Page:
Astronomy doesn’t have to be another curriculum purchase. Astronomy can be weaved into everyday life, and there are easy steps to add this subject to your homeschool. Kids will love and develop an appreciation for the sun, moon, stars, solar system and galaxy.
Going on a night walk provides a hands on approach to viewing, exploring and admiring the universe God made. Astronomy will weave into life through living books, stories, hands on activities, and demonstrations.
Viewing and charting the information can be kept in a binder, log, or folder. The best part is when your child asks for a telescope for Christmas so that they can view the moon. My eight year old asked for a telescope last Christmas. Confirmation for me that our night explorations were soaking in!
Easy Steps to Add Astronomy:
Hands-on activities lets kids create what they see or think. I was always a hands-on learner. Tell me and I forget show me and I learn.
Lap books can be created with each child’s individual talent and displayed so that the next year more learning can be based from that lap book. Use them to grow and see what new ideas’ are developing. Themes such as the sun, moon, or stars narrows down the subject.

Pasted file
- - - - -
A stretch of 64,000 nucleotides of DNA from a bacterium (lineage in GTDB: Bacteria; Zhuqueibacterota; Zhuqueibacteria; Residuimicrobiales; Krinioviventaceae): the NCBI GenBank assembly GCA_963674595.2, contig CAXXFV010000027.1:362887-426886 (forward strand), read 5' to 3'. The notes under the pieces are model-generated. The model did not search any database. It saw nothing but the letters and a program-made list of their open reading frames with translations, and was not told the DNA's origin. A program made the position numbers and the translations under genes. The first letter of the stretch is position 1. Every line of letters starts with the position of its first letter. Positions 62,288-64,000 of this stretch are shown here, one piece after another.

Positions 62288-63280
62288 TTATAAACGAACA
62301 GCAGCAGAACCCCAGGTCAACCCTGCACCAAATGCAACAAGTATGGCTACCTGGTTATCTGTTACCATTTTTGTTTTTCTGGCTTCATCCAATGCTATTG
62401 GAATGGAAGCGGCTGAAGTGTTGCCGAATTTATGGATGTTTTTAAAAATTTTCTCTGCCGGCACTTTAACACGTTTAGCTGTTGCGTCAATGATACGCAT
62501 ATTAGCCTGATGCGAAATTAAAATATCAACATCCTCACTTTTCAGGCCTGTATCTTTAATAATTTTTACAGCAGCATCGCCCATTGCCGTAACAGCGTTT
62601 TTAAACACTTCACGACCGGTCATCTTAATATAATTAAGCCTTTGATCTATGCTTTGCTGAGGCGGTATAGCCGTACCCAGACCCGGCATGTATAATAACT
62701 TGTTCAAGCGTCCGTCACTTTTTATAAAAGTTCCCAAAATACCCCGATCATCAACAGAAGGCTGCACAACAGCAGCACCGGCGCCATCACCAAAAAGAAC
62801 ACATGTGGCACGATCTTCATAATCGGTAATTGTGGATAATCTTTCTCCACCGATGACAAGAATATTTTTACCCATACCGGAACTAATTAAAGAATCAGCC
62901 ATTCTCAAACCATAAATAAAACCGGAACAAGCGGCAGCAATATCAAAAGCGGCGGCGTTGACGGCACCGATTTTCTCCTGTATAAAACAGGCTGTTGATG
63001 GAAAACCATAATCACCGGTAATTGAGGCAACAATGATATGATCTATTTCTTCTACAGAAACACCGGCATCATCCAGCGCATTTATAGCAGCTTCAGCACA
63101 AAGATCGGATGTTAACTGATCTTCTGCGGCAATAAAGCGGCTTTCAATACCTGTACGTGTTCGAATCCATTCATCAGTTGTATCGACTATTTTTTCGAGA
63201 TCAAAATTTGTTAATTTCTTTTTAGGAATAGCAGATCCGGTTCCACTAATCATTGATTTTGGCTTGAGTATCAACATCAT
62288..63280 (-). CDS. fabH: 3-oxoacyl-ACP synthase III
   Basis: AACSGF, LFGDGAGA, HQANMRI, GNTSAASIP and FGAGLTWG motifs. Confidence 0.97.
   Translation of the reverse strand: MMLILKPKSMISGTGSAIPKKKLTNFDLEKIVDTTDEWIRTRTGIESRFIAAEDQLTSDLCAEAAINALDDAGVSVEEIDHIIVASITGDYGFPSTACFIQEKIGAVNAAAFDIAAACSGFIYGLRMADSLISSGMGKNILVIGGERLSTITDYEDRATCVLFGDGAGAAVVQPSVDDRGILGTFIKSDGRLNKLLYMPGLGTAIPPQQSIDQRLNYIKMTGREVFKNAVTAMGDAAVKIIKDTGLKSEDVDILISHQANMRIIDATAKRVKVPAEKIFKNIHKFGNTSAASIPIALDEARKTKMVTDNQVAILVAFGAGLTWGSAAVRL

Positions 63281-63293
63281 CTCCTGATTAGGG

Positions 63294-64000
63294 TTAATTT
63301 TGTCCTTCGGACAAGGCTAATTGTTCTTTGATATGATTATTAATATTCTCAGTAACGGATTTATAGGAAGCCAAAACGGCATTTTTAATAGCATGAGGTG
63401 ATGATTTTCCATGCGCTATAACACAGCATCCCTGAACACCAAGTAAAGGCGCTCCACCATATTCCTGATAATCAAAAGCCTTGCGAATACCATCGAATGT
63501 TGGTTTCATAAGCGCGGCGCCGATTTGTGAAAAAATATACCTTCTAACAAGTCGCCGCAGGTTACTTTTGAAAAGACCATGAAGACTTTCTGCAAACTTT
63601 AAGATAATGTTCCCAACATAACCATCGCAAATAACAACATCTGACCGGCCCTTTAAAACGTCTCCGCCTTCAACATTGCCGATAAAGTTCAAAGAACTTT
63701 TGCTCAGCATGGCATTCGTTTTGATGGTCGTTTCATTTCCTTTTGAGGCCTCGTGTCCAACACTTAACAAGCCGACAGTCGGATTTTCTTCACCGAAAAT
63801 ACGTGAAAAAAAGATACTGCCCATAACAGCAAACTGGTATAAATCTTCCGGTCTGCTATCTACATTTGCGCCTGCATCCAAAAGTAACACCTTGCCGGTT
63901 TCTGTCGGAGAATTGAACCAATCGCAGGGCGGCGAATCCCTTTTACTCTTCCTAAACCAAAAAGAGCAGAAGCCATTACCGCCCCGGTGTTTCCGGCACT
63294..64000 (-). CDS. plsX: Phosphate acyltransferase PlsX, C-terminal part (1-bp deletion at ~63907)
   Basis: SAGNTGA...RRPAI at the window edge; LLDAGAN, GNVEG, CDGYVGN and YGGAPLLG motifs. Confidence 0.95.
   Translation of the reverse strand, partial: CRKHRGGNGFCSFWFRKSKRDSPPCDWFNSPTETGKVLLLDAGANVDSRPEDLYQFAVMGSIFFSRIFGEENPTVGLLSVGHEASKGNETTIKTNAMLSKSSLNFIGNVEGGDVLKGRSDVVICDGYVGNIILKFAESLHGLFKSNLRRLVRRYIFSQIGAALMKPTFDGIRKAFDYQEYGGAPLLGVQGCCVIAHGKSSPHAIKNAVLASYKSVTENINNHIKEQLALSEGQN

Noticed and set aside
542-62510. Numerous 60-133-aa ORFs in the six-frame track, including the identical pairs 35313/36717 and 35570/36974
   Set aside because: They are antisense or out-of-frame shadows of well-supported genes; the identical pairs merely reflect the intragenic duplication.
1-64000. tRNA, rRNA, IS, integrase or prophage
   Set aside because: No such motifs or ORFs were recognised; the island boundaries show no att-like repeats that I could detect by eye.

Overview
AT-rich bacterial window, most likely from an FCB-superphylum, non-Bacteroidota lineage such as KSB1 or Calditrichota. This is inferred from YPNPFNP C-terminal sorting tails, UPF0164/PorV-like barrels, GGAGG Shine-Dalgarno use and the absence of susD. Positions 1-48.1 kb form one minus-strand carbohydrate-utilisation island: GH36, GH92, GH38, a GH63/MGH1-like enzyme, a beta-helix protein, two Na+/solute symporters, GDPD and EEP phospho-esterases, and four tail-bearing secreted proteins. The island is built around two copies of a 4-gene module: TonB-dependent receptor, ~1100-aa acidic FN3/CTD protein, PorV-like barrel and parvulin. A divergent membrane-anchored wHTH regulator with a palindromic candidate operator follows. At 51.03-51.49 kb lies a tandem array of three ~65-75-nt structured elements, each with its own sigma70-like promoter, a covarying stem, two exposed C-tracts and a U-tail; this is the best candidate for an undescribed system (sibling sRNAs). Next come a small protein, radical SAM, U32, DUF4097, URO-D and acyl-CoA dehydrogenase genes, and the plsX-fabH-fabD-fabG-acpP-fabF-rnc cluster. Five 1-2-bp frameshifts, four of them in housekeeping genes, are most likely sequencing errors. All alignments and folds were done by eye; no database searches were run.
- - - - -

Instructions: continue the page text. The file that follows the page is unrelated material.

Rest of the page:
Solar system hunts or games are fun and easy. As we drive at night the kids will look at the stars or ask about the moon. One time I told them the moon was made of cheese. It really isn’t, and I was joking.
Charting the moon with a journal is educational and shows the different phases the moon goes through as it changes. Kids love to look back at what they wrote the previous year.
Easy Demonstrations of Astronomy:
Create a Nebula jar is a great way to demonstrate part of Astronomy. It is easy, quick, and educational.
Drawing a map either with a large sheet of black paper or sidewalk chalk teaches the place of each planet in the solar system.
Re-creating constellations in a mini book, or with marshmallows is fun. An app or library book is a great resource for ideas on which constellations to make.
Books, Libraries and Colleges:
Last year I contacted a local college in our city and found out that they actually open and give tours of their astronomy building. It was free, and very educational. Each visible constellation was shown and explained in a movie and demonstration.
Smaller children can draw constellations or a picture from books.
Will you give some of these tips a try?